Thank you for taking time to learn more about Stone Mountain Adventures (SMA). We welcome your your questions and hope that our site give you a true sense of who we are and what we stand for. Stone Mountain Adventures is proud to offer safe and structured place for our campers to explore their world and try new activities. With guidance from our experienced camp counselors your child will get to choose his or her own activities each night for the following day during our evening meeting. (Click Here to learn more about how we choose activities at SMA)
We believe that each individual should be challenged to step beyond their own abilities: To ride with confidence, to climb with technique, to control the sail, to bike one more hill. Stepping beyond also means personal growth: Developing self-reliance, trusting in new friendships, learning to be sensitive to the needs of others in community.
Over the years we have kept our promise of staying a small, family-oriented summer camp for teens. We believe that our camp’s small size directly affects the quality of our programming as camp quickly becomes a close knit community that creates strong, positive interpersonal relationships. Campers are challenged on activities every day which builds confidence. The combination of mutual respect among campers and staff and the increased self-confidence through physical endeavors helps teens to begin to discover who they really are and how they fit into this world. Being a young teen can be a challenging time and SMA is a fun, safe place for teens to grow emotionally and physically.
Recommended body copy: We believe that our camp’s small size directly affects the quality of our programming and the accomplishment of our mission, as SMA quickly becomes a close-knit community that creates strong, positive social relationships. Campers will participate in activities that are adventurous, team-oriented, sometimes challenging, and always fun! Campers also build relationships with their peers and counselors through learning tons of new skills, and both socializing and teaching are made easier by the fact that we have small groups each session. Most of all, our small size lets us create an atmosphere of acceptance. Being a teenager can be really tough sometimes, but SMA is a fun, safe place for campers to be themselves, have fun, and grow!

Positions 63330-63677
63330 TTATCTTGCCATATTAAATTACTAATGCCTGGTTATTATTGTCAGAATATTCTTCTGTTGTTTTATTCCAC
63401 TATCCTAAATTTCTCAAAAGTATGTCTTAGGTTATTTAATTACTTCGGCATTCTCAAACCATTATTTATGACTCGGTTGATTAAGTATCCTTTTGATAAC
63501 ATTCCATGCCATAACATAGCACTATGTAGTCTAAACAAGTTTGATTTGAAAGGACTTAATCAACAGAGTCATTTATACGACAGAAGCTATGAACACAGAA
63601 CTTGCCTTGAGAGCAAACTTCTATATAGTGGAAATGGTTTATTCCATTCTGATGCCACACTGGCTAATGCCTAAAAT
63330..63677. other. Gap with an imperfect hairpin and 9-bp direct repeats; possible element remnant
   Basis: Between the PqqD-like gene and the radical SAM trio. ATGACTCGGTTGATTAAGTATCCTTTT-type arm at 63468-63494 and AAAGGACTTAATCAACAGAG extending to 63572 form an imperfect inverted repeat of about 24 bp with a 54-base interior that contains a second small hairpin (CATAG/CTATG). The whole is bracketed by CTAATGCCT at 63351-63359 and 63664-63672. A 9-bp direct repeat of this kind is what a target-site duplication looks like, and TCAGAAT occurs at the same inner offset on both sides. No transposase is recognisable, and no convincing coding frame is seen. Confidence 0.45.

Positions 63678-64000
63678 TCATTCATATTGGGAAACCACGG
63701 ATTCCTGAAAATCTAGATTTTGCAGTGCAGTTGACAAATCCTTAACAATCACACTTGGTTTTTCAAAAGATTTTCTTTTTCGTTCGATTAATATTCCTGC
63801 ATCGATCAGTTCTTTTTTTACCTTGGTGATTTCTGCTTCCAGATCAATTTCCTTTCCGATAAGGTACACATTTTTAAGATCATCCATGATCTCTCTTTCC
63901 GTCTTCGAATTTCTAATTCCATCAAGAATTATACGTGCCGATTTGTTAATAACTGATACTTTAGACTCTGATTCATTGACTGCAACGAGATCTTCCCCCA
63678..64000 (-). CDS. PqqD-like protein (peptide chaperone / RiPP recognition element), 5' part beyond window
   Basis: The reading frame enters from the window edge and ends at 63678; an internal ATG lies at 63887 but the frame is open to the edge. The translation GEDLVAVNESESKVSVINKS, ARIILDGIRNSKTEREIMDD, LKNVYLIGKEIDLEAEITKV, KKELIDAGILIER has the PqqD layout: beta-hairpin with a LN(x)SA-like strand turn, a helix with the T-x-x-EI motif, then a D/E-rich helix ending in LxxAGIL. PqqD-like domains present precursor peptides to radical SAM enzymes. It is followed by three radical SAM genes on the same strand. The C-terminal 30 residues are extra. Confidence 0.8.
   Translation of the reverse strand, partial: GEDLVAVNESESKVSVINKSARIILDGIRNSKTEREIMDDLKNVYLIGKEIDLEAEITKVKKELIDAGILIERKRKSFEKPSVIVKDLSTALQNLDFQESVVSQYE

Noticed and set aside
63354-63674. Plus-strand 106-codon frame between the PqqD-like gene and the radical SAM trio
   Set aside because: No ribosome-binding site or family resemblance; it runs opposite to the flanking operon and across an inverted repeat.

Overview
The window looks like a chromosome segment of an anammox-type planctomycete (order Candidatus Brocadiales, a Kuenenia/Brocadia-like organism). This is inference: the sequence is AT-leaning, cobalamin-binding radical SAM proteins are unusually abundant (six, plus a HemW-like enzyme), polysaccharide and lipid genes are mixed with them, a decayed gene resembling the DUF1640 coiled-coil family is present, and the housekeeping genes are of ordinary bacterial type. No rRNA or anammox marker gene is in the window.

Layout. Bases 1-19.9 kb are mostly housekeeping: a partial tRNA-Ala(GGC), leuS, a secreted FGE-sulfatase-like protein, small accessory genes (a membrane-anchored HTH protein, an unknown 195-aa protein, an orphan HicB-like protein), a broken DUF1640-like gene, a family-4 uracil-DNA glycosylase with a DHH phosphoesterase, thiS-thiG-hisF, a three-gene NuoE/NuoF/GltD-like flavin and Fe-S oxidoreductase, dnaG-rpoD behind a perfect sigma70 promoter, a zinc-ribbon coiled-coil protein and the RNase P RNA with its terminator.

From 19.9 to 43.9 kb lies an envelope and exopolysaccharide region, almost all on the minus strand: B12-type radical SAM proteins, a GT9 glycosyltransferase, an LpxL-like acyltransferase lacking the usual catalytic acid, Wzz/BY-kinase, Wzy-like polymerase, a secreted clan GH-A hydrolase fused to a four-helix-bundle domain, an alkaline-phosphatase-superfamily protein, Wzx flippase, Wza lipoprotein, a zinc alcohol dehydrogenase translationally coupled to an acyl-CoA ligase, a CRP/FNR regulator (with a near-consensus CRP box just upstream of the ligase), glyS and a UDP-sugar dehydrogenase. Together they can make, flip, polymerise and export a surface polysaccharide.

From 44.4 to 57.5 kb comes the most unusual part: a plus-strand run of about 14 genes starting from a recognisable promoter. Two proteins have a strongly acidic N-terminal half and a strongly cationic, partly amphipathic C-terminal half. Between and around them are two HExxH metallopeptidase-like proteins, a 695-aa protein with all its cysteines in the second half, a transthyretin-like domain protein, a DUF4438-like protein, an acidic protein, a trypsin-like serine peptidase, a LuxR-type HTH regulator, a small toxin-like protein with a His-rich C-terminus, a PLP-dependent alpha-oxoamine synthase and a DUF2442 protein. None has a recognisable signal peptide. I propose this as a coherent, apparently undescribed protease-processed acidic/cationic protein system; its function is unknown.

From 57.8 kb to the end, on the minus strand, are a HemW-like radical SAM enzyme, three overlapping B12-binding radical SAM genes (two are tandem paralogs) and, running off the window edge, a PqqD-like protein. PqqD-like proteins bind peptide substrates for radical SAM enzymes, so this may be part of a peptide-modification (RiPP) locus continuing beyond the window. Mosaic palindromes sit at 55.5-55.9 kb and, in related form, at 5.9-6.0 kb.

Recommended body copy: Most summers, the ratio of campers to staff on activities is usually about 4 to 1. Just like small class sizes in school, the tight camper-counselor ratio ensures that campers can more effectively learn skills and retain them. Rivers, cliffs, and forests are our summertime classrooms, and often the instruction is one-on-one! Getting this kind of attention is key to giving campers the confidence to try new activities like horseback riding, rock climbing, and wakeboarding.
Campers come to SMA in all shapes and sizes, and all have their own unique needs. Our small size certainly helps us meet the needs of our campers, but it’s the incredible effort that Director Jud and the staff put into ensuring each camper has their dietary needs met, medication given, and behavioral qualities understood, among lots of other things.
When teens take a break from TV, cell phones, and the Internet, they rediscover their creative powers and engage fully in the real world—real people, real activities, and real emotions. Importantly, they realize that there’s plenty to do and always something else to be curious about. Many teen summer camps do not allow cell phones, iPods, or other electronic devices in an effort to create a more interpersonally engaging camp culture. This may sound harsh to you and your teen, but the advantage is that without those plugged-in distractions, your teen will learn to slow down and appreciate other worthy experiences. Living life in the slow lane for a little while makes it easier to find hobbies, rediscover the wonder of reading, appreciate the beauty of nature, and engage with and learn from others!
Every day after dinner we have a meeting with all campers and staff to share stories and choose the next day’s activities. Sharing “warm fuzzies and cold pricklies” gives everyone the chance to share something good or not-so-good that happened today. The only rule: you have to end by sharing a “warm fuzzy!” It’s incredible to see a shy 12 year-old camper share a story in front of the entire camp! The best part is that for the time the camper is sharing, everyone else is focused only on them. That simply can’t happen in larger camp settings!
Once we share warm fuzzies and cold pricklies, you’ll get to choose your own activities for the next day! Director Jud carefully plans six activities each for the morning and afternoon activity sessions. There’s always a balance of activities, including adventure activities, water sports, traditional sports, and creative arts.